Category Archives: Montreal Canadiens

Scherbak Blues

For parts of two days Lucy and I were at the Habs rookie camp in Brossard watching the young bucks skate like the wind and whistle shots like pucks out of a bazooka. And I couldn’t find Nikita Scherbak.

Where was this new 1st rounder? I wanted to see him. I paid big money and………okay it was free. But still.

We showed up for the red and white scrimmage on Monday, sat down, and two minutes later the game ended. So we didn’t see Scherbak, but then again, we didn’t see almost anybody else either.

After most of the fans had left, and because we’d just got there, we hung around and moved over to the other rink where only goalie Zachary Fucale was on the ice. Then a couple of other guys showed up, then a few more. Soon there was a bunch of them.

Including Nikita Scherbak.

He skated around with a gloomy look on his face. Sometimes he coughed. He fell down a few times while attempting one-timers. His shots, when he wasn’t falling down, looked weak. He looked confused while doing drills, and although his skating seemed fine, once or twice he escaped to the bench, sat by himself, and put his head down.

This was a young fellow who looked terrible. I wondered if he was out of shape. He’s not ready, said Lucy.

After everyone left the ice, including Scherbak, we strolled over and watched the boys across the way going through various dryland training stretches with a couple of terrific-looking ladies in great shape leading the group.  These gals, who seemed close to the same age as the players, must love their job, I thought.

Then suddenly, making his way across to join the rest, was Scherbak again. Looking horrible. Like he’d rather be at the dentist. Walking slower than slow, his sweatshirt crumpled and stuck halfway up his back. Geezus, I thought.

Today I heard and read that Scherbak’s been sick and missed most of his rookie camp because of it.

I feel bad for the kid, but certainly not as bad as he probably feels.

A big page in his hockey career puked on by the flu gods. Such timing. Such bad luck. This wasn’t Nikita Scherbak at his finest, but someday, when he’s a regular on the big team, he might think back about his first rookie camp and laugh.

Or maybe not.

 

Stevie L

From that fine part-time Orillia boy Stephen Leacock.

“In a land so inescapably and inhospitably cold, hockey is the chance of life, and an affirmation that despite the deathly chill of winter…we are alive.”

Leacock was, of course, a world-renown humorist who in 1912 upset a bunch of locals after he’d made fun of the barber and undertaker and others in his book about Orillia called Sunshine Sketches of a Little Town. My parents used to see his son Stephen Junior walking around town.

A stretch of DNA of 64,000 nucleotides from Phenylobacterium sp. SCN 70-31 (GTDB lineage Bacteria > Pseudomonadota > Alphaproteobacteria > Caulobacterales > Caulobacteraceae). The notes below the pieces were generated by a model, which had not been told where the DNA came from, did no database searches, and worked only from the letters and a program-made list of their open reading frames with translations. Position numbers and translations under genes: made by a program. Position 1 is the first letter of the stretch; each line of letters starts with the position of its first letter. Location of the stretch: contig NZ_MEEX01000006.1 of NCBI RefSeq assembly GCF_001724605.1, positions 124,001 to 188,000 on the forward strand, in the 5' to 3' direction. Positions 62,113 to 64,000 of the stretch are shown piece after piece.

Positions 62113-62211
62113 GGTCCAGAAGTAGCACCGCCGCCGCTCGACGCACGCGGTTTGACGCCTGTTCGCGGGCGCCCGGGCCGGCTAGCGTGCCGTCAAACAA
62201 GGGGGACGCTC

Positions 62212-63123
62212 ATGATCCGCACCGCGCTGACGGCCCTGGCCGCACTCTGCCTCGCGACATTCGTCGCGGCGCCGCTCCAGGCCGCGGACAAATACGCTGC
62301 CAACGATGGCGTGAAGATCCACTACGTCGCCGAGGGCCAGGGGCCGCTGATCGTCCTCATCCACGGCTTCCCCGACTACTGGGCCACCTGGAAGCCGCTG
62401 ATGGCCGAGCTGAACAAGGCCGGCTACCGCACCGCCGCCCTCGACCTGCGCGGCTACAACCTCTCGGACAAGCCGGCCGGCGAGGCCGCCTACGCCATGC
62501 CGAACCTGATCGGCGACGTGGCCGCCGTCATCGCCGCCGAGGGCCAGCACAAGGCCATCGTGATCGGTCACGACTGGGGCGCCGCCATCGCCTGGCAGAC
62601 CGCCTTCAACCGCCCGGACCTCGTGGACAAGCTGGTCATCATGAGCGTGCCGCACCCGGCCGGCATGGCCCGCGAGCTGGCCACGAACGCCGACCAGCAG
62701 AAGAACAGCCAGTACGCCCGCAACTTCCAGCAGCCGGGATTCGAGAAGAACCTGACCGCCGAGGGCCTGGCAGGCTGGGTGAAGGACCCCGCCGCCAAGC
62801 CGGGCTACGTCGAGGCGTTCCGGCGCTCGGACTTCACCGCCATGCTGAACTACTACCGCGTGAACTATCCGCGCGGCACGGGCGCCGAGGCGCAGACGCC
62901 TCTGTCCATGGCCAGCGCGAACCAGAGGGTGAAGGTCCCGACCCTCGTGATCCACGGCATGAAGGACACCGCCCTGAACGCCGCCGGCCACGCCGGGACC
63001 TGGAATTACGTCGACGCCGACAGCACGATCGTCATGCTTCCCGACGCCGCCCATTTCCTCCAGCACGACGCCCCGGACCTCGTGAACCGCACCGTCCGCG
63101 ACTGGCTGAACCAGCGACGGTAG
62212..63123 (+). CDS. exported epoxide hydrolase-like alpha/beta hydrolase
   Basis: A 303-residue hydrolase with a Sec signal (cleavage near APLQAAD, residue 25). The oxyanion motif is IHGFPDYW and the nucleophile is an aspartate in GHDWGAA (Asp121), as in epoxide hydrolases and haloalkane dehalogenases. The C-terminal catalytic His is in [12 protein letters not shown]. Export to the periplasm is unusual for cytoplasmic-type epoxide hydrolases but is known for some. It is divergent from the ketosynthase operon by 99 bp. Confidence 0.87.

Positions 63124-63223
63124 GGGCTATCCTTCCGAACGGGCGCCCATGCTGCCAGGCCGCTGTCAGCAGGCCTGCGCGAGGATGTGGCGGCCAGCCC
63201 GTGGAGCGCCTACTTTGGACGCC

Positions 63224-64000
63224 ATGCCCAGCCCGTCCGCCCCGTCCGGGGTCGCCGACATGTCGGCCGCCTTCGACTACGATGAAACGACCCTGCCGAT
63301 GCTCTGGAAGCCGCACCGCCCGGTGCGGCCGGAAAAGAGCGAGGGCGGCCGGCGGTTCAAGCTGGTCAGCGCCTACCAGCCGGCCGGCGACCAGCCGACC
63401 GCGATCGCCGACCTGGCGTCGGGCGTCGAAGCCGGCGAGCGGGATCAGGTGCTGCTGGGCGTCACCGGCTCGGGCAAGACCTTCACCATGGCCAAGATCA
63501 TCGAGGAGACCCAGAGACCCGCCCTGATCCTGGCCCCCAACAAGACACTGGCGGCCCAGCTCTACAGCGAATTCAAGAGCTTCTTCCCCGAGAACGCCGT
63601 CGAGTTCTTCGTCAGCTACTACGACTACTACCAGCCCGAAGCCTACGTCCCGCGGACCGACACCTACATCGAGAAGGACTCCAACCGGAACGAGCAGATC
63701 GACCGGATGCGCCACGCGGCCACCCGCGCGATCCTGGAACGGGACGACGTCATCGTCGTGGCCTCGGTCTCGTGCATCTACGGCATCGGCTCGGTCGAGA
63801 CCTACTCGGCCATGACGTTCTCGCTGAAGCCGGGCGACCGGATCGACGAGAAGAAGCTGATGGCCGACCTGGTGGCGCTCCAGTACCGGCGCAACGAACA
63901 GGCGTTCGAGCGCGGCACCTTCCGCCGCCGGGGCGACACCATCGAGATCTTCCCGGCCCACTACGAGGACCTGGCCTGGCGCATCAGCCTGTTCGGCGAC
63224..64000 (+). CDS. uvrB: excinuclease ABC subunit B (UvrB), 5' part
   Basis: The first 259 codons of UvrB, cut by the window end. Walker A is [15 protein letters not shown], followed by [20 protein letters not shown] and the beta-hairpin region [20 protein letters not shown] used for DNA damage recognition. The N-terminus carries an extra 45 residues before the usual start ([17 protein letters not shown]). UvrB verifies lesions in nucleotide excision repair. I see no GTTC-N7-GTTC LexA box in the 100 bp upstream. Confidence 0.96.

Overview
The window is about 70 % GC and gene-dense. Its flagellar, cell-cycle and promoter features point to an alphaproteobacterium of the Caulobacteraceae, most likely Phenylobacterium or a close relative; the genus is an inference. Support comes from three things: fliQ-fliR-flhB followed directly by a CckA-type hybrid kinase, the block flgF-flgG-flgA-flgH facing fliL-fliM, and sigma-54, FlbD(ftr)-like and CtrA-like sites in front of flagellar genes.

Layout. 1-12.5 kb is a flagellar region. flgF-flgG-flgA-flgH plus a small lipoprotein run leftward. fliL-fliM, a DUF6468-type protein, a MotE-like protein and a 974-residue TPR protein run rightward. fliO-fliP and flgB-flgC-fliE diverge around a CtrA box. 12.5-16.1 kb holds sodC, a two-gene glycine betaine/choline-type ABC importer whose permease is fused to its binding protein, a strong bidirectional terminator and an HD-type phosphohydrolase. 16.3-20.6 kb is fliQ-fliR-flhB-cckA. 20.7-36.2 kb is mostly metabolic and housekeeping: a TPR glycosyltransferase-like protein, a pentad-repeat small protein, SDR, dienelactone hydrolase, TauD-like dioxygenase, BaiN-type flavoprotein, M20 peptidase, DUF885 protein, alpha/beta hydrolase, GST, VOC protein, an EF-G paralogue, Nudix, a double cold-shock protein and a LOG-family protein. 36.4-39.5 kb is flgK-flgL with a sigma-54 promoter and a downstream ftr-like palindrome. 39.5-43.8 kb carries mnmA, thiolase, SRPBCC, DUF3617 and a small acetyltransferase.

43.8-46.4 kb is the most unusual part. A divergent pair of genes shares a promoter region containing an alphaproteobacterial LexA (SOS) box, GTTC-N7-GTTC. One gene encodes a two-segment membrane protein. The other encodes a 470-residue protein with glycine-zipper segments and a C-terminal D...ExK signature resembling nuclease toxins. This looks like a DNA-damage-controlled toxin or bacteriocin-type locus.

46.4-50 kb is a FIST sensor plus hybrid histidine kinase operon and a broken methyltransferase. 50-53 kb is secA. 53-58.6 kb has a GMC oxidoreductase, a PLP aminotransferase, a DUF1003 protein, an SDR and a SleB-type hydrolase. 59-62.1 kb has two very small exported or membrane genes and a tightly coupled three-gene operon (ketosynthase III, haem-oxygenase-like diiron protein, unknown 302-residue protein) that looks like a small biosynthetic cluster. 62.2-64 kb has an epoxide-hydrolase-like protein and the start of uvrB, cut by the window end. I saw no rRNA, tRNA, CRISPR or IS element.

His beautiful Oriilia summer home, now a museum, sits on the shores of Lake Couchiching, a nice lake full of sunfish, perch and wee little bass, and where the odd time over the years someone would tell the newspaper they saw a sea serpent.

And although Stephen was originally from England, he seemed to get what hockey meant to many Canadians. He could’ve even been a Habs fan and followed the exploits of Vezina, Lalonde, Joliat, and Morenz and the boys when he was a professor and lecturer at McGill University in Montreal from 1900 to 1936.

Heck, he might have even taken a stroll to the Forum and watched the Montreal Maroons in 1934-35 when a young Toe Blake played eight games for them.

Stephen died in March of 1944,  and if he could’ve held on for another fifteen years or so, he might have seen me and my friends out on Lake Couchiching, whether it was swimming and fishing in summer or skating on the frozen lake in winter.

He might have made fun of us in a book like he did with the barber and undertaker and the rest in Sunshine Sketches of a Little Town. Maybe called it Sunshine Sketches of a Little Team.

leacock-museum

Leacock

 

Rockin’ With Claudette

You’ve got yer Zeppelin albums, yer Beatles, Stones, and Springsteen. You’ve got Dylan and Van the Man and Nirvana and the Who. You’ve got Miles Davis and Pete Seeger and the Buffalo Springfield. You’ve got U2, Metallica, Dave Van Ronk, and the Clash.

But have you got Claudette Auchu and her organ music, featuring such tunes as “It’s Impossible”, “Love Story”, “Ebb Tide”, and the always popular “Yellow Bird”?

I do!

(Claudette was the Montreal Forum organist from 1969 to 1974).

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Elmer Ferguson’s Letter

Recently I added two original letters to my collection. I’ll put the other up later on because spacing things out is my new mental health strategy. Sometimes it’s good to be spaced out.

I’ve got a bunch of cool letters and I’m very happy about this one, a beauty from 1929 on Montreal Herald letterhead from the one and only Elmer Ferguson, who was a long time editor of the Herald, later a Gazette columnist, and a guy an important award is named after.

I love old letters. Nobody sends me any, so I’ve resorted to collecting other people’s. Of course, I don’t write letters either but that’s beside the point.

I’ve added a small story about Elmer below it

Elmer

Elmer Ferguson, born in 1885 and deceased in 1972, was the sports editor for the now-defunct Montreal Herald, a newspaper in existence from 1811 to 1957. That’s quite a run. 146 years.